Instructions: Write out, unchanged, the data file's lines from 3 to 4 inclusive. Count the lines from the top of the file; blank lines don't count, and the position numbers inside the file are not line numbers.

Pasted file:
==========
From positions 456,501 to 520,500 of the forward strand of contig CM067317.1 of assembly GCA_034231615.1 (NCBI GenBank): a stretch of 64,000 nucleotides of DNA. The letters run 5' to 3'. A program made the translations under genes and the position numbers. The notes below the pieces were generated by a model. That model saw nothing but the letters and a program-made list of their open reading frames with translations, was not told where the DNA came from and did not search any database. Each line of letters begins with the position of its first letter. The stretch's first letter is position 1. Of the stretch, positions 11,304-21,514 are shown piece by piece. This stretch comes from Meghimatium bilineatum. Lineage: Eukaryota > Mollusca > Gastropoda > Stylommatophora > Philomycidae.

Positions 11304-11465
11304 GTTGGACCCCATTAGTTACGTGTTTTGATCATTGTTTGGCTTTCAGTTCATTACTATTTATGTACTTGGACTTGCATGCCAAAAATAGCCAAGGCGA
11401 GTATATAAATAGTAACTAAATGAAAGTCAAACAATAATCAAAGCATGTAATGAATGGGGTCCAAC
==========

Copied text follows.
11304 GTTGGACCCCATTAGTTACGTGTTTTGATCATTGTTTGGCTTTCAGTTCATTACTATTTATGTACTTGGACTTGCATGCCAAAAATAGCCAAGGCGA
11401 GTATATAAATAGTAACTAAATGAAAGTCAAACAATAATCAAAGCATGTAATGAATGGGGTCCAAC